OPEC and Russia will ponder oil output under pressure from Biden.

Officials from the Organization of the Petroleum Exporting Countries, Russia and other oil producing nations will have a tricky decision to make on Thursday when they try to decide how much fuel they should put into the market.

They will meet by teleconference during a high-profile United Nations climate summit in Glasgow, where many attendees want to end the burning of fossil fuels, and during an energy crunch that has seen record prices for natural gas and electricity in Europe.

President Biden and other world leaders are pressuring countries like Saudi Arabia and the United Arab Emirates to increase production because oil prices, which collapsed during last year’s pandemic lockdown, have now reached their highest levels in seven years. Gasoline prices, too, have jumped in the United States, Britain and elsewhere.

The rise in prices, Mr. Biden said on Tuesday, “is a consequence of, thus far, the refusal of Russia or the OPEC nations to pump more oil.”

What will come out of Thursday’s meeting is uncertain. But amid the competing demands — expand production now, but also please eventually go out of business — some analysts say the oil ministers will probably decide to stick with their program, hammered out in July, of modest monthly increases of 400,000 barrels a day. Several oil ministers have recently predicted much the same thing.

“External pressure does not seem to have caused OPEC Plus to have changed tack,” said Richard Bronze, head of geopolitics at Energy Aspects, a research firm based in London. OPEC Plus is a group of 23 nations led by Saudi Arabia and Russia.

Part of the calculation may come down to how officials in Riyadh and Abu Dhabiweigh their own economic interests with ties to Washington.

In that regard, OPEC Plus may not be in a mood to do what Mr. Biden requests, especially as he and other leaders push for ambitious targets to cut greenhouse gas emissions and expand the production of electric cars.

We “suspect that there is growing frustration” among the oil producers “at being asked to supply more barrels by Western leaders who are also calling for a rapid transition to renewables and an end to the age of oil,” said Helima Croft, head of commodities strategy at RBC Capital Markets, in a note to clients.

An Aramco oil facility in Saudi Arabia. President Biden and other world leaders are pressuring countries like Saudi Arabia to produce more oil.Credit…Amr Nabil/Associated Press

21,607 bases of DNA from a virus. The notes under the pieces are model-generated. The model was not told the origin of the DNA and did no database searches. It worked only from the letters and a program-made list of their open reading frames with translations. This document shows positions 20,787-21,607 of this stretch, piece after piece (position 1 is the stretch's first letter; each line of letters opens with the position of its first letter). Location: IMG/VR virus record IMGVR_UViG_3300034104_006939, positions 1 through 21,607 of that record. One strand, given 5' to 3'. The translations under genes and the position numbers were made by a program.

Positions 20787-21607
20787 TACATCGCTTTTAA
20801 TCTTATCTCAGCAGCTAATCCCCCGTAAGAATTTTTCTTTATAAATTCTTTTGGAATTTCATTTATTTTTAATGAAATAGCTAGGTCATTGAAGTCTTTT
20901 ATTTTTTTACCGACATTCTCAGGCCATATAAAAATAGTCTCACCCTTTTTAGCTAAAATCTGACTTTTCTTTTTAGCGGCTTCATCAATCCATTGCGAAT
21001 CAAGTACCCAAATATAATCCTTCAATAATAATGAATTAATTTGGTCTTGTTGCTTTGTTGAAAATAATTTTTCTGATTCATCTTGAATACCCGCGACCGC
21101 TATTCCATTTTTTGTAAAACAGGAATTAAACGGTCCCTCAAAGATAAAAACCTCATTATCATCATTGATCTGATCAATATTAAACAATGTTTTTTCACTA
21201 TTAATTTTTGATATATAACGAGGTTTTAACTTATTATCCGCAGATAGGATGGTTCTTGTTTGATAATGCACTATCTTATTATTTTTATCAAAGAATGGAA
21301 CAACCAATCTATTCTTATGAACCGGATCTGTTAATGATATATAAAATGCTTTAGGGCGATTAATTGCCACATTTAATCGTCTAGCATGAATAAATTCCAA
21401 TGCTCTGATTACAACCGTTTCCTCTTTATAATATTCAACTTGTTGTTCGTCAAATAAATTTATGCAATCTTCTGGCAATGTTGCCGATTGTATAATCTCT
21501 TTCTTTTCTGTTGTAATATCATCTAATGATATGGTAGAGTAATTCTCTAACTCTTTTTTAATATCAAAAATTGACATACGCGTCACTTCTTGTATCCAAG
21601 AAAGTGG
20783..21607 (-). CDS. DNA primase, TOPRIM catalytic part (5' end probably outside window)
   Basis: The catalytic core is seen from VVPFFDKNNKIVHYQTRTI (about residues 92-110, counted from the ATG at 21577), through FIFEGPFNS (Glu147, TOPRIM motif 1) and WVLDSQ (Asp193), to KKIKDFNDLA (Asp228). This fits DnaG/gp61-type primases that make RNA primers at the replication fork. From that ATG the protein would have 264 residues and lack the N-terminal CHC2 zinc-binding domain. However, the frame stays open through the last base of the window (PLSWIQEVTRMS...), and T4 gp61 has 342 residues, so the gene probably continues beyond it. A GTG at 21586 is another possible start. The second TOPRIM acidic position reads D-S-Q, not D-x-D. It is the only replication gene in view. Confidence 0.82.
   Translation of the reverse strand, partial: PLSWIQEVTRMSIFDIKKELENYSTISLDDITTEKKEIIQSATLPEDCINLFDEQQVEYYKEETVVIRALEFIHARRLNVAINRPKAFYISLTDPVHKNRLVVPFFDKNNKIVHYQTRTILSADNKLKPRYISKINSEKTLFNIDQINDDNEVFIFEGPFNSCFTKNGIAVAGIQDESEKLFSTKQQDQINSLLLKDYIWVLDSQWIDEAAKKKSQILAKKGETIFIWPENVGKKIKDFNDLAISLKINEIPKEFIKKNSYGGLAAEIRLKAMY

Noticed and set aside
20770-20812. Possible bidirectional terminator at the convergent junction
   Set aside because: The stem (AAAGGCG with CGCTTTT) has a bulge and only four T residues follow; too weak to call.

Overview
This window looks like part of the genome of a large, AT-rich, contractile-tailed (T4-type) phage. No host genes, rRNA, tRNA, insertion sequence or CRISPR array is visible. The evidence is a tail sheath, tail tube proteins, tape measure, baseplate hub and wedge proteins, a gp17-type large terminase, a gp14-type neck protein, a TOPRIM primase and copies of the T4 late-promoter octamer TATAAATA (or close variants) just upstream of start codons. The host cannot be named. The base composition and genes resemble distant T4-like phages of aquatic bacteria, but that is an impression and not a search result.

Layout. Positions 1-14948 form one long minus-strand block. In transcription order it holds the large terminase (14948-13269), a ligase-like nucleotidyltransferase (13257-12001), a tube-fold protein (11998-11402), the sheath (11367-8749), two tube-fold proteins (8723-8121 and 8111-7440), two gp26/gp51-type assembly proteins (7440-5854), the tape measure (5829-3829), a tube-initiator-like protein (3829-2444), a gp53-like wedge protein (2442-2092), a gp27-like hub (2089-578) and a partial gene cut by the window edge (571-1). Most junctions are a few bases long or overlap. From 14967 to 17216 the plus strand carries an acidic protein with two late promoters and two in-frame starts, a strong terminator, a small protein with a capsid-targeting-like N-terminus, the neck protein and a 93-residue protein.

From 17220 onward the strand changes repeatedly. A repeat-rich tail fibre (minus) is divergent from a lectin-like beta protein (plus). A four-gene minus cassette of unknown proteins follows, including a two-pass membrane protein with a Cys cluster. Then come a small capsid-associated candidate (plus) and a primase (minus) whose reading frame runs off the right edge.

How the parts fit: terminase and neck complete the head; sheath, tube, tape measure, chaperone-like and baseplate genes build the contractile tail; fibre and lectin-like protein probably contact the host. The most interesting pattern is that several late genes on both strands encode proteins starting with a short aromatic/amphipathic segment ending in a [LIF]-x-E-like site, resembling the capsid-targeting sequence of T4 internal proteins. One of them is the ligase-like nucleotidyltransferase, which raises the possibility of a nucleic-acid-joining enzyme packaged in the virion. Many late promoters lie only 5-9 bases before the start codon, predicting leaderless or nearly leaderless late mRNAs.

With further climate pressures looming, the OPEC countries may prefer to reap high revenues, build their financial reserves and raise funds for investment in solar and wind power and other businesses that may eventually replace oil.

OPEC and its allies may also have less room to increase production than is believed. The group is falling short of its overall target, and some members, like Angola and Nigeria, are thought to have already reached their maximum outputs, while others, like Russia, may not be far away. It is not in the interest of countries unable to increase output for the Saudis and others to increase production, bringing down prices and revenues.

In addition, members of OPEC and its allies don’t view the current oil market as needing fixing. As OPEC officials note, natural gas and electricity markets, which are outside their purview, have been extremely volatile in recent weeks. Oil prices have risen more gradually.

“People need to copy and paste what OPEC Plus has done and what it has achieved,” Prince Abdulaziz bin Salman, the Saudi oil minister, said at an energy conference in Russia last month, according to Reuters.

Whatever OPEC Plus does, it is unlikely to have an immediate effect on the world’s thirst for oil.

In the coming months, demand for oil, still the world’s largest source of energy, appears likely to grow further, as the global economy continues to recover, according to forecasters. Supply, however, may not keep pace, partly because oil companies and investors are wary of investing in what may be a dying business.

The result could be a bumpy transition.

“If you cut off supply faster than demand moves away from fossil fuels, you are going to get high and volatile prices,” Mr. Bronze said.

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